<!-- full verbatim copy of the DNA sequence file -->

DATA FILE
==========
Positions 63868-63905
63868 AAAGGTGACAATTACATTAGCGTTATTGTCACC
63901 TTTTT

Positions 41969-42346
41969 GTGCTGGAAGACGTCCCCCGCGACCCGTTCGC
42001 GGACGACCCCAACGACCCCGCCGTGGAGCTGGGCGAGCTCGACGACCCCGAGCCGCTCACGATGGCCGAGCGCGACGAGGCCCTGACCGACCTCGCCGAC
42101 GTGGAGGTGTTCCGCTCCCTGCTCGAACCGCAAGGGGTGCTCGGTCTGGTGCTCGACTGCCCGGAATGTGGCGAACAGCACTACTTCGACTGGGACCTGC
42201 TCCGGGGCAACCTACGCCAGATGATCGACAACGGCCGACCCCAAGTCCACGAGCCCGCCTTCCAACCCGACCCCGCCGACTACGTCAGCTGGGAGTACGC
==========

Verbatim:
Positions 63868-63905
63868 AAAGGTGACAATTACATTAGCGTTATTGTCACC
63901 TTTTT

Positions 41969-42346
41969 GTGCTGGAAGACGTCCCCCGCGACCCGTTCGC
42001 GGACGACCCCAACGACCCCGCCGTGGAGCTGGGCGAGCTCGACGACCCCGAGCCGCTCACGATGGCCGAGCGCGACGAGGCCCTGACCGACCTCGCCGAC
42101 GTGGAGGTGTTCCGCTCCCTGCTCGAACCGCAAGGGGTGCTCGGTCTGGTGCTCGACTGCCCGGAATGTGGCGAACAGCACTACTTCGACTGGGACCTGC
42201 TCCGGGGCAACCTACGCCAGATGATCGACAACGGCCGACCCCAAGTCCACGAGCCCGCCTTCCAACCCGACCCCGCCGACTACGTCAGCTGGGAGTACGC